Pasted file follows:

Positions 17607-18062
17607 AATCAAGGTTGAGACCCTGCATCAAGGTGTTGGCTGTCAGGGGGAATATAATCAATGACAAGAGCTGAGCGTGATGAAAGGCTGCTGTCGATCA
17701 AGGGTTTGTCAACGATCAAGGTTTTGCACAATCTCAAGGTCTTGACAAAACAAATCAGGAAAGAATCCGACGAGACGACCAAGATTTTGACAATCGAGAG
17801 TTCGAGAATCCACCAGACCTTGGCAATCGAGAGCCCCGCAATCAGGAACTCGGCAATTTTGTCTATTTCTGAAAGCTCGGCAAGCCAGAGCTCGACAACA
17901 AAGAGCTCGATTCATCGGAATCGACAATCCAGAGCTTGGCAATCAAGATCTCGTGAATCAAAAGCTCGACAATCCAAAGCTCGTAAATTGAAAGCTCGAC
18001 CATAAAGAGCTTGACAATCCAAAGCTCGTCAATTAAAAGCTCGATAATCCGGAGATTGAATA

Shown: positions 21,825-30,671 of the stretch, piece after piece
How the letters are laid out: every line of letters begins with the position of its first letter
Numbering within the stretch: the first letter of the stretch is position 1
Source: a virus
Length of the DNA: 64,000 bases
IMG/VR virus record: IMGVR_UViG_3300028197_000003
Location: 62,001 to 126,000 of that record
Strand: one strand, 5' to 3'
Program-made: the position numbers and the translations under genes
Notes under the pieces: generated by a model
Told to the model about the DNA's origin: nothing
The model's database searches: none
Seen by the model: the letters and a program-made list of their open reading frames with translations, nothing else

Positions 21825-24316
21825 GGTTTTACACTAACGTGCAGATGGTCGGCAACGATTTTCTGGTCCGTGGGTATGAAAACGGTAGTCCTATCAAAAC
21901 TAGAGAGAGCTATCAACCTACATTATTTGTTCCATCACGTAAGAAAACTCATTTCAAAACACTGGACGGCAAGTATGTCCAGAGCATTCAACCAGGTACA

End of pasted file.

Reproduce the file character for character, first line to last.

Positions 17607-18062
17607 AATCAAGGTTGAGACCCTGCATCAAGGTGTTGGCTGTCAGGGGGAATATAATCAATGACAAGAGCTGAGCGTGATGAAAGGCTGCTGTCGATCA
17701 AGGGTTTGTCAACGATCAAGGTTTTGCACAATCTCAAGGTCTTGACAAAACAAATCAGGAAAGAATCCGACGAGACGACCAAGATTTTGACAATCGAGAG
17801 TTCGAGAATCCACCAGACCTTGGCAATCGAGAGCCCCGCAATCAGGAACTCGGCAATTTTGTCTATTTCTGAAAGCTCGGCAAGCCAGAGCTCGACAACA
17901 AAGAGCTCGATTCATCGGAATCGACAATCCAGAGCTTGGCAATCAAGATCTCGTGAATCAAAAGCTCGACAATCCAAAGCTCGTAAATTGAAAGCTCGAC
18001 CATAAAGAGCTTGACAATCCAAAGCTCGTCAATTAAAAGCTCGATAATCCGGAGATTGAATA

Shown: positions 21,825-30,671 of the stretch, piece after piece
How the letters are laid out: every line of letters begins with the position of its first letter
Numbering within the stretch: the first letter of the stretch is position 1
Source: a virus
Length of the DNA: 64,000 bases
IMG/VR virus record: IMGVR_UViG_3300028197_000003
Location: 62,001 to 126,000 of that record
Strand: one strand, 5' to 3'
Program-made: the position numbers and the translations under genes
Notes under the pieces: generated by a model
Told to the model about the DNA's origin: nothing
The model's database searches: none
Seen by the model: the letters and a program-made list of their open reading frames with translations, nothing else

Positions 21825-24316
21825 GGTTTTACACTAACGTGCAGATGGTCGGCAACGATTTTCTGGTCCGTGGGTATGAAAACGGTAGTCCTATCAAAAC
21901 TAGAGAGAGCTATCAACCTACATTATTTGTTCCATCACGTAAGAAAACTCATTTCAAAACACTGGACGGCAAGTATGTCCAGAGCATTCAACCAGGTACA